“Corpus Christi” brings gay marriage to the church

Heads Up Productions, a new Akron theater company, is bringing “Corpus Christi” to First Grace United Church of Christ.

Benjamin Rexroad, artistic director of Heads Up Productions, has been at The University of Akron for six years now. He began his first semester studying Humanities, but switched to a Theater degree. He will be graduating in May.

Rexroad was one of the members to create Heads Up Productions and realize its inception in December 2009.

“That year, I was working at a theater in the area in the summer,” said Rexroad. “I decided that I absolutely hated what they were doing. I really admire their shows and the people who work on them, but in terms of what kind of shows they were producing, I wasn’t a fan because they did the big musicals and that’s not who I am.

“I quit and started managing a band. During the course of the summer, I realized that I wasn’t a band manager. So TJ [Jozsa] and I started talking, and we both had a background in theater. We were like, ‘Hey, let’s start a theater company.'”

“Corpus Christi” will be the team’s 7th show produced.

The Arts Director at First Grace United Church of Christ asked Heads Up Production if they wanted to produce Corpus Christi.

“This church is very open, and they do a lot of stuff for the gay community. They were looking for something to do for the Easter weekend,” said Rexroad.

The show, written by Terrence McNally, is a passion play set in 1970’s Texas. Corpus Christi is the name of a town in Texas. The story draws on that of Jesus and the Apostles, but in this version, the main characters are gay men dealing with modern-day prejudices and the conflicts between homosexuality and the church.

“I think it [Corpus Christi] means body of Christ […] in Latin,” said Rexroad. “Corpus Christi is about this guy named Joshua, who finds out he has a calling and goes out and preaches the good word about living a good life, what God means, and what true love is. There are some very heavy gay scenes involved in the show. Joshua, the Jesus-like figure, performs a gay marriage. He also shares a small relationship with Judas. It’s a romantic entanglement, but not exactly.”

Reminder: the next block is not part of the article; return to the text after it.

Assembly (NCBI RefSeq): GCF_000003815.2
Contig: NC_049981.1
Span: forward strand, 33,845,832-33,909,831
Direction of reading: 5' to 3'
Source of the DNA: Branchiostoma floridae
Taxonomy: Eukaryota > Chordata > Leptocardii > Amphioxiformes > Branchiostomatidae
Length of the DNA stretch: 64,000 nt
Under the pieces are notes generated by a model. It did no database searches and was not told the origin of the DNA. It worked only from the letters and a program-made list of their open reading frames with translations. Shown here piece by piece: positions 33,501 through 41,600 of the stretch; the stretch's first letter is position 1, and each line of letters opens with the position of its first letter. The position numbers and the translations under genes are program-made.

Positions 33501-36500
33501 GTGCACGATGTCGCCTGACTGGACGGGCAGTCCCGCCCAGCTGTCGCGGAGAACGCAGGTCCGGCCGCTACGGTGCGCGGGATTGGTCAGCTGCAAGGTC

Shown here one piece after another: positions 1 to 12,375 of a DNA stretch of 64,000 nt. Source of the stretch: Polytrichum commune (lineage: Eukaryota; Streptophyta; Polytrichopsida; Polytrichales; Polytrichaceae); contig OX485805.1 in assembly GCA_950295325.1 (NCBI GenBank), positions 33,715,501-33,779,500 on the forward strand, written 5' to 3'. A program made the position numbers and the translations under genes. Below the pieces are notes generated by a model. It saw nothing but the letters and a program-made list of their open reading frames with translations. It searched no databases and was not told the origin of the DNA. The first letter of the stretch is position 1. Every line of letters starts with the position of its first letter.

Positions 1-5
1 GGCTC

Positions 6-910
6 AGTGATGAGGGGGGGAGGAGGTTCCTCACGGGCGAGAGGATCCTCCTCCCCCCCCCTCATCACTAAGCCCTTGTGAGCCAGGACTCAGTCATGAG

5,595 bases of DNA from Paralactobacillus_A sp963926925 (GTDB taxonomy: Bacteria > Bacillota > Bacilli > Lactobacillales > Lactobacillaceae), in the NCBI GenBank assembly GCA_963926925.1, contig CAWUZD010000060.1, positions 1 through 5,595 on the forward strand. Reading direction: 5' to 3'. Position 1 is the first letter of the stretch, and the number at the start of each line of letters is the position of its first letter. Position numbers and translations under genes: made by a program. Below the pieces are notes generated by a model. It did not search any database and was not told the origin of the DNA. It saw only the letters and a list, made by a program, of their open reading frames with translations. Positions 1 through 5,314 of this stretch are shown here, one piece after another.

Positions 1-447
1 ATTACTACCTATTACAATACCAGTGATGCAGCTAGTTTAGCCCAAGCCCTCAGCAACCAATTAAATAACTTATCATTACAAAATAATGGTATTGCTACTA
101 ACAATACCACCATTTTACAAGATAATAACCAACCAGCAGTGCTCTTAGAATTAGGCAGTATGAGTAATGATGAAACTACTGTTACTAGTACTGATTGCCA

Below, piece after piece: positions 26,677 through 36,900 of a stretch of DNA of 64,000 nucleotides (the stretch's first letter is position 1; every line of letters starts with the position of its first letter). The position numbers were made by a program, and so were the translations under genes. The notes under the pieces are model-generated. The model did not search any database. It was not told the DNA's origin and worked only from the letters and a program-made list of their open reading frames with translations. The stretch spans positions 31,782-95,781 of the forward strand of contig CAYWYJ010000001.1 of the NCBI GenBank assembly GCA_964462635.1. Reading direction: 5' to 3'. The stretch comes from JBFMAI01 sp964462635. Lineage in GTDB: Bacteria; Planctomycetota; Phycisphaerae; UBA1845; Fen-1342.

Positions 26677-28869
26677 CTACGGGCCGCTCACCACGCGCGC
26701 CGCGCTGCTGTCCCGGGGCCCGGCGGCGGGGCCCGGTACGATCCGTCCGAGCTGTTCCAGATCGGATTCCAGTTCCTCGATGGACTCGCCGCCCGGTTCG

Heads Up Productions has received plenty of hate mail for their production of “Corpus Christi.”

“It feels really good. It sucks that there are people out there who feel that way. I am honestly very sad for these people who have sent [hate] mail, who are filled with this much hate. It’s so ridiculous to me, to feel this passionate to hate something. No one has bothered to sign their name…they miss the whole big picture of what this show is,” said Rexroad.

“I’m trying to respect where the people are coming from and not be mad at them because everyone is entitled to their own opinion,” said Margaret Lute, who plays John the Baptist, Joshua’s cousin in the play. “It’s just been your wrong and I’m going to pray for you, basically.

“I have gotten looks from friends of the family when trying to explain about the play because I was raised Christian and they would be like, ‘Jesus is homosexual in the play?'”

“As an actor, I have developed a pretty thick skin,” said Tyler Hodges, graduate student at The University of Akron. “I have performed in a number of controversial shows, so “Corpus Christi” is not uncharted territory for me. I do not consider the criticism we have received to be detrimental to this production. With this show we are sparking a conversation with the community. We are getting people to think and to speak out. That’s why we are doing this piece. Sure, there are those who vehemently oppose our work, but at least they are responding to us with passion and not apathy. At least they are talking to us and engaging us.”